A pregnant woman who has either a positive blood smear for P.falciparum with at least 1000 asexual parasites/uL in an asymptomatic woman

or any of the following symptoms within 2 days prior to consultation:

  • history of fever;
  • headache,
  • vomiting,
  • chills/rigors,
  • and/or any of the following signs: temperature >37.50C and <39.50C, Hb>5 and <9 g/dl together with P.falciparum parasitaemia at any density

and (in both cases) the following:

  1. Has no exclusion criterion (see below);
  2. Is 14-34 weeks pregnant on the day of attending the ANC clinic or OPD;
  3. Has a viable foetus, defined by presence of foetal heartbeat by sonicaid or pinnard (foetal heartbeat is not heard until 14 weeks);
  4. Is able to take study drugs by the oral route;
  5. Is able to attend stipulated days for follow up clinic and provide specimens;
  6. Gives informed written or witnessed verbal consent to participate by herself, and also through her parent/guardian if aged <15 years (in conformity to Tanzania Law).

Exclusion Criteria:

  1. Severe and complicated forms of malaria (as defined by WHO, 1996);
  2. Pregnancy in the first trimester;
  3. A mixed plasmodial infection;
  4. Complicated pregnancy, e.g. signs/symptoms of toxaemia of pregnancy;
  5. 23 or more abortions or stillbirths;
  6. Presence of concomitant disease masking assessment of the response to treatment ;
  7. An intake of drugs contraindicated in pregnancy, e.g. tetracycline, cotrimoxazole or a macrolide antibiotic;
  8. An intake of drugs with effective antimalarial activity within the last 2 weeks.
  9. Significantly abnormal baseline haematology (except anaemia) or clinical chemistry parameters, e.g. laboratory evidence of renal impairment (serum creatinine >2 mg/dl) or of hepatitis (alanine aminotransferase [ALT] >5 times upper limit of normal);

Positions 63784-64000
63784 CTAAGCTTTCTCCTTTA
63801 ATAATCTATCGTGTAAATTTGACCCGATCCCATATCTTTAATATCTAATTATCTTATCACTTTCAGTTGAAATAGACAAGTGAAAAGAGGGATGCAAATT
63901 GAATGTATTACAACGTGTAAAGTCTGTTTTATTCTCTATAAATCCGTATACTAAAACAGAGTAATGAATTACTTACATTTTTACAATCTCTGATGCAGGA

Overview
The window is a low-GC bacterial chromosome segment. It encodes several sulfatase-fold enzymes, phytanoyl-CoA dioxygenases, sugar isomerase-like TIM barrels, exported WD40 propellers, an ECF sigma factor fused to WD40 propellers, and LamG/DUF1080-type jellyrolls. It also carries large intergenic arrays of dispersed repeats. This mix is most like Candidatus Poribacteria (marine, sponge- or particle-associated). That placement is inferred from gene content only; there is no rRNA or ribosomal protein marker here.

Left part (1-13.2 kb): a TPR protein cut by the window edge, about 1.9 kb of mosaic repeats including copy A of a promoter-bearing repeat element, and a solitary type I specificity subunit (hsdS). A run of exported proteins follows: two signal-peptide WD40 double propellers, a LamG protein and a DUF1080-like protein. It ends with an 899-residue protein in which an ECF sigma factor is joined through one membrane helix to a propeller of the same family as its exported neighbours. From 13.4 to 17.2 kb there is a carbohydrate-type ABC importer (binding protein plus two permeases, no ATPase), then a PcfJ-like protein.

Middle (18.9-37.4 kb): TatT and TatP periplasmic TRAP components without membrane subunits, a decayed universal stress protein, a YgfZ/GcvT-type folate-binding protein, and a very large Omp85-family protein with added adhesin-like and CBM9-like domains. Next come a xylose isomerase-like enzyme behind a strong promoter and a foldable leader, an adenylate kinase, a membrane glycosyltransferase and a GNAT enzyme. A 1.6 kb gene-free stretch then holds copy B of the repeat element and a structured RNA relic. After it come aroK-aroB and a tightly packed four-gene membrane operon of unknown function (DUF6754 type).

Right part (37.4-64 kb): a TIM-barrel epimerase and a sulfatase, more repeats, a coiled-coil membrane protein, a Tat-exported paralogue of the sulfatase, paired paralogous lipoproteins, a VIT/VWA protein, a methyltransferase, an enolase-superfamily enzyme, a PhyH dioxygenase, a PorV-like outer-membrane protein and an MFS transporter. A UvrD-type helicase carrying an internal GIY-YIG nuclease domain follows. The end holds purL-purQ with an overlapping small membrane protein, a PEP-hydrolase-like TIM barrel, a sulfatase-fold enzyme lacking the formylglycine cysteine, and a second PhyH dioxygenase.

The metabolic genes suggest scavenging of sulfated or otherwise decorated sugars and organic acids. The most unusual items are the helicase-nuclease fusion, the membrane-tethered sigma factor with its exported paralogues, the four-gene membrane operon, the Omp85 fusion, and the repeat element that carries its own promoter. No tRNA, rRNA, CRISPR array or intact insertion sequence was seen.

10. Previous participation in the study: Women having a second episode of malaria after completing the 28-day follow up will have details recorded and offered quinine but not be re-enrolled.
  11. Multiple gestation pregnancies, eg twins
  12. Mother aged 38 years or above
  Contacts and Locations
Information from the National Library of Medicine

To learn more about this study, you or your doctor may contact the study research staff using the contact information provided by the sponsor.

Please refer to this study by its ClinicalTrials.gov identifier (NCT number): NCT00146731


Locations
Tanzania
Muheza Designated District Hospital
Muheza, Tanga, Tanzania, PB
Sponsors and Collaborators
London School of Hygiene and Tropical Medicine
National Institute for Medical Research, Tanzania
Investigators
Study Director: Theonest K Mutabingwa, MD PhD LSHTM/NIMR
Principal Investigator: Christopher JM Whitty, FRCP LSHTM
Principal Investigator: Daniel Chandramohan, MD LSHTM
  More Information

Publications automatically indexed to this study by ClinicalTrials.gov Identifier (NCT Number):
Responsible Party: Brian Greenwood, Professor, London School of Hygiene and Tropical Medicine
ClinicalTrials.gov Identifier: NCT00146731     History of Changes
Other Study ID Numbers: ITCRVG04
First Submitted: September 5, 2005
First Posted: September 7, 2005
Last Update Posted: January 12, 2017
Last Verified: January 2017

Keywords provided by Brian Greenwood, London School of Hygiene and Tropical Medicine:
malaria
pregnancy
treatment
Africa
Tanzania

Additional relevant MeSH terms:
Malaria
Protozoan Infections
Parasitic Diseases
Artesunate
Amodiaquine
Dapsone
Chlorproguanil
Proguanil
Amebicides
Antiprotozoal Agents
Antiparasitic Agents
Anti-Infective Agents
Antimalarials
Folic Acid Antagonists
Enzyme Inhibitors
Molecular Mechanisms of Pharmacological Action
Leprostatic Agents
Anti-Bacterial Agents
Antimetabolites